Left­ist call riles me­dia, public

Ad­vo­cacy for death of pri­vate sec­tor draws reper­cus­sions

Global Times - - Front Page - By Deng Xiaoci

A Chi­nese com­men­ta­tor’s rare call for the slow death of the pri­vate sec­tor and a re­turn to a full State-run econ­omy was met with the full force of State me­dia and Chi­nese ex­pert out­rage on Wed­nes­day.

Wu Xiaop­ing, founder of Hangzhou-based Miyun Tech­nol­ogy Limited, ad­mit­ted to be­ing the anony­mous au­thor of an on­line ar­ti­cle in Bei­jing­based news and in­for­ma­tion con­tent plat­form Jinri Toutiao head­lined “The pri­vate Chi­nese econ­omy has com­pleted its task of as­sist­ing the de­vel­op­ment of the public econ­omy, and should grad­u­ally wither away,” ac­cord­ing to screenshot images of The Bei­jing News on Tues­day.

The ar­ti­cle caused a mas­sive splash on Chi­nese so­cial me­dia be­fore be­ing deleted.

Changan­jian, a pop­u­lar We­me­dia fo­cus­ing on China’s pol­i­tics and law, lam­basted Wu on Thurs­day.

To drive out the pri­vate sec­tor was to jeop­ar­dize the coun­try’s em­ploy­ment, “as over 80 per­cent of jobs and 90 per­cent of new jobs come from the pri­vate sec­tor,” the ar­ti­cle said.

Once the pri­vate sec­tor ceased to ex­ist, half the coun­try’s schools and hos­pi­tals would also dis­ap­pear, and the coun­try’s econ­omy would be re­duced to what it was be­fore 1978, the first year of re­form and open­ing-up, ar­gued the ar­ti­cle.

Wu de­clined to re­spond to the bar­rage of dis­agree­ment with his ex­treme left­ist opin­ion, news web­site ifeng.com re­ported on Thurs­day.

Wu’s propo­si­tion equates to turn­ing back the clock and those who sup­port such a voice would be “the coun­try’s and the peo­ple’s en­e­mies,” Changan­jian said.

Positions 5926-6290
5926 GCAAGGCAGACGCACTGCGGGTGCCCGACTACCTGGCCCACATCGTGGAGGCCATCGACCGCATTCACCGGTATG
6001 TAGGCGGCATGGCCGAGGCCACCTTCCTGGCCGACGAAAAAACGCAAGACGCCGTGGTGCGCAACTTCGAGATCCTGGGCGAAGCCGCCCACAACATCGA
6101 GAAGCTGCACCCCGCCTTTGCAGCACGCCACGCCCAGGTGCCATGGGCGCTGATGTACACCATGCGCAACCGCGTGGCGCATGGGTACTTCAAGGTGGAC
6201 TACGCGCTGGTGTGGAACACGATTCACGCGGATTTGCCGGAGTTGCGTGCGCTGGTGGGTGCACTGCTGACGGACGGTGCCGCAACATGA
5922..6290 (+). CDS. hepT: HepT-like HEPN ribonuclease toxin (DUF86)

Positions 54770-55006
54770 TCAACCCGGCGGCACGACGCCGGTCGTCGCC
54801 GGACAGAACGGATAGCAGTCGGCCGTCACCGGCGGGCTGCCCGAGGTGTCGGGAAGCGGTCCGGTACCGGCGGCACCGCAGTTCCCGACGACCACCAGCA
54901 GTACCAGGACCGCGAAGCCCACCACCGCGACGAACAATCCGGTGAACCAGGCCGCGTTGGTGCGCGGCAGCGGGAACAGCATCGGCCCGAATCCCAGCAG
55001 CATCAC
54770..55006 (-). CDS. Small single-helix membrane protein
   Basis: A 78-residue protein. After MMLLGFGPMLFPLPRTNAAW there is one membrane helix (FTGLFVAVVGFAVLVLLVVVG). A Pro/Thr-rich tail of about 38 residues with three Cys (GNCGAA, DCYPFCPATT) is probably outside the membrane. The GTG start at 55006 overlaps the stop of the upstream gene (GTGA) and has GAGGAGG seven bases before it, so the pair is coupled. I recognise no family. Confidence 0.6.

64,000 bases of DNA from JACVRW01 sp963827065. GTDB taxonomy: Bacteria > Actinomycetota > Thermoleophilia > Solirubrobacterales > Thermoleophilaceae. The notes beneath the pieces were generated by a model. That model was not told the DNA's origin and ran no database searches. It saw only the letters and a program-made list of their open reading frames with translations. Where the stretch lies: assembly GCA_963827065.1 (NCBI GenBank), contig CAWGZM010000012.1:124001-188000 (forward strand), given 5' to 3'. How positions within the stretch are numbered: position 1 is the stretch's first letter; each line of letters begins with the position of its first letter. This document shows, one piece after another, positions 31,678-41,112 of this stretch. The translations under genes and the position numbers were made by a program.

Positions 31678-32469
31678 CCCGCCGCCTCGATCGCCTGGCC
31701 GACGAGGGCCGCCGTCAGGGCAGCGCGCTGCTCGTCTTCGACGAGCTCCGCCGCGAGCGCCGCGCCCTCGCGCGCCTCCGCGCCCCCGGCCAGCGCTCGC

Wu’s voice is “com­pletely out of line with the coun­try’s pol­i­cy­mak­ers,” and the pri­vate sec­tor is strictly pro­tected by Chi­nese Con­sti­tu­tion, Zhu Boshan, gen­eral man­ager of Shang­hai Tac­ter In­vest­ment Con­sult­ing, told the Global Times on Tues­day.

Such back­ward thoughts would hurt Chi­nese en­tre­pre­neur­ial con­fi­dence and pro­voked re­ac­tionary ideas against re­form and open­ing-up, Huang Weip­ing, an eco­nom­ics pro­fes­sor of Ren­min Univer­sity of China, told the Global Times.

The Peo­ple’s Daily said in an ed­i­to­rial on Thurs­day that the pri­vate econ­omy will “only be en­larged, not quit the stage.”

The pri­vate sec­tor now con­trib­utes more than 60 per­cent of China’s GDP growth and brings in over half of China’s fis­cal rev­enue, ac­cord­ing to Gao Yun­long, head of the Al­lChina Fed­er­a­tion of In­dus­try and Com­merce, Xin­hua News Agency re­ported in March.

More than 60 per­cent of China’s fixed-as­set in­vest­ment and out­bound in­vest­ment was made by pri­vate in­vestors, Gao told a press con­fer­ence on the side­lines of the first ses­sion of the 13th Na­tional Com­mit­tee of the Chi­nese Peo­ple’s Po­lit­i­cal Con­sul­ta­tive Con­fer­ence, Xin­hua re­ported.

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